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Your Village: Is it Lake Macbride or McBride?

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Looking north at “Lake McBride” from Macbride Nature Recreation Area. — Zak Neumann/Little Village

According to the maps I find online, the lake in Lake Macbride State Park is Lake McBride. Are they named after the same person? Or did Macbride get the park and Macbride Hall at UI named after him, and McBride basically didn’t get anything other than me, years later, doubting his existence? —Matt, Iowa City

It would be possible for a lake called McBride and a park called Macbride to be named after the same person, because Thomas Macbride — 10th president of the University of Iowa (1914-16) and expert on North American slime molds — was born a McBride and later changed the spelling.

But that didn’t happen, because there’s no Lake McBride in Iowa, regardless of what a map tells you. The lake, like the park and the UI building, is Macbride. McBride is a decades-old spelling error that refuses to die.

Why Thomas McBride, son of James and Sarah McBride, made the “b” lowercase and added an “a” isn’t clear. The Biographical Dictionary of Iowa just says, “By 1895, he had restored the spelling of his last name to its earlier Scottish form, Macbride.”

By then, he was 47 years old and had been teaching what was called “natural science” at UI (then called the State University of Iowa) for 17 years. Macbride would be at the university for another 21 years. After he retired in 1916, Macbride and his wife, Harriet, moved to Washington to be near their two adult children who lived in Seattle.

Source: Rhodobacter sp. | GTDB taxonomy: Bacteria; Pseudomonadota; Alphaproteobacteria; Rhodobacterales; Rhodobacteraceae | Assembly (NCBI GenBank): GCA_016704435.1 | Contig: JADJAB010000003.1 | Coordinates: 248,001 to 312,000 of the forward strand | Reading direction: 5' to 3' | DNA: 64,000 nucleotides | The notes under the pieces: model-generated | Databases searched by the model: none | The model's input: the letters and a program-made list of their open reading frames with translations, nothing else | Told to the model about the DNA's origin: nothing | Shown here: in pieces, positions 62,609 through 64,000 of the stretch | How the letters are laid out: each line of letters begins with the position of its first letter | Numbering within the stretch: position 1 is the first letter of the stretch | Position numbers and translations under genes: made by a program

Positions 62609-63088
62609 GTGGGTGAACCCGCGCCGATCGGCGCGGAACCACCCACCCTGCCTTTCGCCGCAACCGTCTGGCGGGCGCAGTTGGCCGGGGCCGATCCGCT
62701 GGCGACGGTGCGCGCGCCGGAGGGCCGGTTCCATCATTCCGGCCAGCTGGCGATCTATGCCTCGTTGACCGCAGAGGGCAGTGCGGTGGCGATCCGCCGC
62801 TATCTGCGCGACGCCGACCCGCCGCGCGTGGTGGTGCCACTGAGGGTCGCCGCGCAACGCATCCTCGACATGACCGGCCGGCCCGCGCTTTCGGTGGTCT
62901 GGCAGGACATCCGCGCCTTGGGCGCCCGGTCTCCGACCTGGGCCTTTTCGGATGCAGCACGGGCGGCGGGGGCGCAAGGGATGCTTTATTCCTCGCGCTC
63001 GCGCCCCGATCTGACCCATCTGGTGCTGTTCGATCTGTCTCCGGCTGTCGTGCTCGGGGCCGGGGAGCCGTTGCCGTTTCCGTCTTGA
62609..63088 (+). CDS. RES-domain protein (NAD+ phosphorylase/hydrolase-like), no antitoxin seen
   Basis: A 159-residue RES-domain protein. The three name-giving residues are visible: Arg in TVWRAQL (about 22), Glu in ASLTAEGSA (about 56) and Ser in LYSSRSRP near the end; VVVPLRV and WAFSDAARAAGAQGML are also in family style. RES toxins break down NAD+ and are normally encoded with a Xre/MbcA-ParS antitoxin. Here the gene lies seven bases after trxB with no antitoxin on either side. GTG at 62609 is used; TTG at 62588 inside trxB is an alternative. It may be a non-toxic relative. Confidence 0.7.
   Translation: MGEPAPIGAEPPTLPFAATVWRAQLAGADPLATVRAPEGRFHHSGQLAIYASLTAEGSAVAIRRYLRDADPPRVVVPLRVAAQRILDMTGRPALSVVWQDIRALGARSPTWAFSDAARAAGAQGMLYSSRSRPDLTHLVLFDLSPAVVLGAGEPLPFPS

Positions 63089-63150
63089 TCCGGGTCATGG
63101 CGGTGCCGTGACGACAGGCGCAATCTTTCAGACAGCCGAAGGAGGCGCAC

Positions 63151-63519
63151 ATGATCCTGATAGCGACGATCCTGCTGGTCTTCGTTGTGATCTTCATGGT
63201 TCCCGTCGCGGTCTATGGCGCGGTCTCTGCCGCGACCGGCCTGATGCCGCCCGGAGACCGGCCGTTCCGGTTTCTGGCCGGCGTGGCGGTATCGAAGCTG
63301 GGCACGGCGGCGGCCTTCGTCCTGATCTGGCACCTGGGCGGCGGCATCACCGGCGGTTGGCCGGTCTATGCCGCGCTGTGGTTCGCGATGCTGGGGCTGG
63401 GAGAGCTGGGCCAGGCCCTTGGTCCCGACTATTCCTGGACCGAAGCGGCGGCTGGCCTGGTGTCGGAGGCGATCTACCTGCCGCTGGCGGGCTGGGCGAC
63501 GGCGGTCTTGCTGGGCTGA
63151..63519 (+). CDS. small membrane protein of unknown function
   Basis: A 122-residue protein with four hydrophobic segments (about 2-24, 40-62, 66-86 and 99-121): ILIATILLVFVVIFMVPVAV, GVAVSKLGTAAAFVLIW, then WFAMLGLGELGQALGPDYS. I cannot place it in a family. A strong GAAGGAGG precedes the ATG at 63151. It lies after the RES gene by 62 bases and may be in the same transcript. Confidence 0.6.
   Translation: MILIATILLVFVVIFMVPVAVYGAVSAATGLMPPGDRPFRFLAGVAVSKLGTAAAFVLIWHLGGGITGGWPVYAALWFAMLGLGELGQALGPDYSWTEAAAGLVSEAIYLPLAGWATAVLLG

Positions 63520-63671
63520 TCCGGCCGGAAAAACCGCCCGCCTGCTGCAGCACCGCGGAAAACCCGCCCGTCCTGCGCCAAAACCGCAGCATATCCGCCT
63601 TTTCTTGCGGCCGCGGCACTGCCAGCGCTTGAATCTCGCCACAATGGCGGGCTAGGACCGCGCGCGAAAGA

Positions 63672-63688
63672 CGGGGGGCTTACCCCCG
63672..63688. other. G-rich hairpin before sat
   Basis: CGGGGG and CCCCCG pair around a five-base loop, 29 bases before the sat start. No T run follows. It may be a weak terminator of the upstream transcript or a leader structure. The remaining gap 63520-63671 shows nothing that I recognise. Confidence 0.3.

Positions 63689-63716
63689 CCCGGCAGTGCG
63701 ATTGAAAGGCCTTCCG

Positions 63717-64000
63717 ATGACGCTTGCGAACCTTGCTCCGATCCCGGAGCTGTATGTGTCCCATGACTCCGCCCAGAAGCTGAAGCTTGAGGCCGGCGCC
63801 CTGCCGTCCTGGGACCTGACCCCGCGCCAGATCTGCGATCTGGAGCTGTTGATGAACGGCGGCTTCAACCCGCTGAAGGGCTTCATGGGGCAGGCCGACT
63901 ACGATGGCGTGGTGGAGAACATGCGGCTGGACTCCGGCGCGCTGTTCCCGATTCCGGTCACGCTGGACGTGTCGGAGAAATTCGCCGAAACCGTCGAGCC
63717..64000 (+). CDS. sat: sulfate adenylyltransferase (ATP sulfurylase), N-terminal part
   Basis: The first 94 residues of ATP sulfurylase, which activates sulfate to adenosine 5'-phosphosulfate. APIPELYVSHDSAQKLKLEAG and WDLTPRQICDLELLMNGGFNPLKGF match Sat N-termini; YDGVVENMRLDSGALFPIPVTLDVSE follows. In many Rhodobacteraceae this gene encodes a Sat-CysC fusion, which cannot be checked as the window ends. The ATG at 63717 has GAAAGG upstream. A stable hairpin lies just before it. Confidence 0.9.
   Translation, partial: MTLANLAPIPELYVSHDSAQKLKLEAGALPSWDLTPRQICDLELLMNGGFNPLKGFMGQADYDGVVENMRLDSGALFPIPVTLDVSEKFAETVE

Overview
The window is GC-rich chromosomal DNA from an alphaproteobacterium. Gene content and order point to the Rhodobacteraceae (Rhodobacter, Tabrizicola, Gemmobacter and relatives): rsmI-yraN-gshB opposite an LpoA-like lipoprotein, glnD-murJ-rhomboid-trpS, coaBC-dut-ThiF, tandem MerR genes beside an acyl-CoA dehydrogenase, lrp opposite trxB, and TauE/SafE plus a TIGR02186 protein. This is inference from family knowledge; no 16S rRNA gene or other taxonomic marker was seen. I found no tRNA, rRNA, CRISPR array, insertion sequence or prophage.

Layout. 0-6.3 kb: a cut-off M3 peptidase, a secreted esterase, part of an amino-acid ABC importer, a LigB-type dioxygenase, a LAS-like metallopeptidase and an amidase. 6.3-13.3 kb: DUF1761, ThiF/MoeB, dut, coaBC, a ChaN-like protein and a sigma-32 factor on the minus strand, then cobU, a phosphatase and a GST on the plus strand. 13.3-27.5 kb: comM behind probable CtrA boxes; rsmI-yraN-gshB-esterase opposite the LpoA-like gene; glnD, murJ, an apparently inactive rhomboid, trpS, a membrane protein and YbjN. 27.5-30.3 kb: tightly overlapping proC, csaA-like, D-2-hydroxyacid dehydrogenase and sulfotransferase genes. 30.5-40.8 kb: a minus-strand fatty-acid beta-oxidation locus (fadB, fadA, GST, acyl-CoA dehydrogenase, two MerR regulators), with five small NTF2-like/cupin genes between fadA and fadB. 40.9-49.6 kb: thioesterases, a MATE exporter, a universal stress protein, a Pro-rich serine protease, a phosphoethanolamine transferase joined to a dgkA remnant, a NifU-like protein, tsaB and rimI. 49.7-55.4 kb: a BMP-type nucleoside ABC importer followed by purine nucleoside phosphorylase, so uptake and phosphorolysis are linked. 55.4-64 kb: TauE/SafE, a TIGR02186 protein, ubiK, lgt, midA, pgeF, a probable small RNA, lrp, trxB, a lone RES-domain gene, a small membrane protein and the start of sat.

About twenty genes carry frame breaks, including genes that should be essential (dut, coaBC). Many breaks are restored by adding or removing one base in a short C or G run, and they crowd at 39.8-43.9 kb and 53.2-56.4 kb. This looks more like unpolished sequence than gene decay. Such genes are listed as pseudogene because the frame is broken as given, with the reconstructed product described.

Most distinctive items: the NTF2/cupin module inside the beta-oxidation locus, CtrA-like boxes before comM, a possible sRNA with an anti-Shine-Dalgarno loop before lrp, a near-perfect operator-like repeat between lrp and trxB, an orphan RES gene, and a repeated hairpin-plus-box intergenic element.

“A scholar, a poet, a scientist of unusual ability — but above all, a man of character, of high ideals and of deep understanding,” his colleague Bohumil Shimek wrote after Macbride’s death in 1934. Shimek doesn’t mention the name change beyond noting Macbride’s early work was published under the name McBride, “but he later corrected this. Some other members of the family, however, continued to use the first form.” (And yes, that’s the Shimek the elementary school is named for.)

Macbride is considered the father of the conservation movement in Iowa. He was a major advocate for the creation of state and local parks. His 1896 address to the Iowa Academy of Science, titled “County Parks,” led to the creation of the Iowa Parks and Forestry Association.

One of the projects Macbride pushed for was the creation of an artificial lake in Johnson County, but he had already been in the Pacific Northwest for 16 years when the State Conservation Board recommended the creation of a state park with an artificial lake along Mill Creek near Solon in 1932.

Names traditionally used for the area — such as Sugar Bottom and Horse Thief’s Cave — weren’t considered appropriate for what would would be the largest state park in Iowa, so a contest to name the park was held. The public sent in over 600 submissions, and Onie Strub of East Lucas Township won $50 for suggesting Lake Macbride.

The name was announced at the lake’s dedication ceremony on May 30, 1934. Unfortunately, it was too late for Thomas Macbride to enjoy the honor — he died two months before the ceremony.

Everyone agreed Macbride was a fitting name for the lake and the park (and, later, the neighboring Macbride Nature Recreation Area, which is operated by the University of Iowa and sits on federal land), but the spelling error started almost as soon as the name was announced.

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The first detailed map of the lake was published in 1935, and it calls the lake “Lake McBride.”

A search of Iowa newspaper archives shows the misspelling popping occasionally in almost every decade since the park opened. Online maps have given the misspelling new life.

Even the map on Lake Macbride’s official page on the Iowa Department of Natural Resources’ website gives the name of the park as Macbride, but labels the body of water “Lake McBride.” The lake’s name is spelled properly on it printed material.

But it’s not just the lake that’s been haunted by the original spelling. In 1899, Thomas Macbride published his magnum opus, The North American Slime-Moulds. It was immediately called the essentially book on the subject by Nature, the most important scientific journal of the day. That book review, however, listed the author’s name as McBride.


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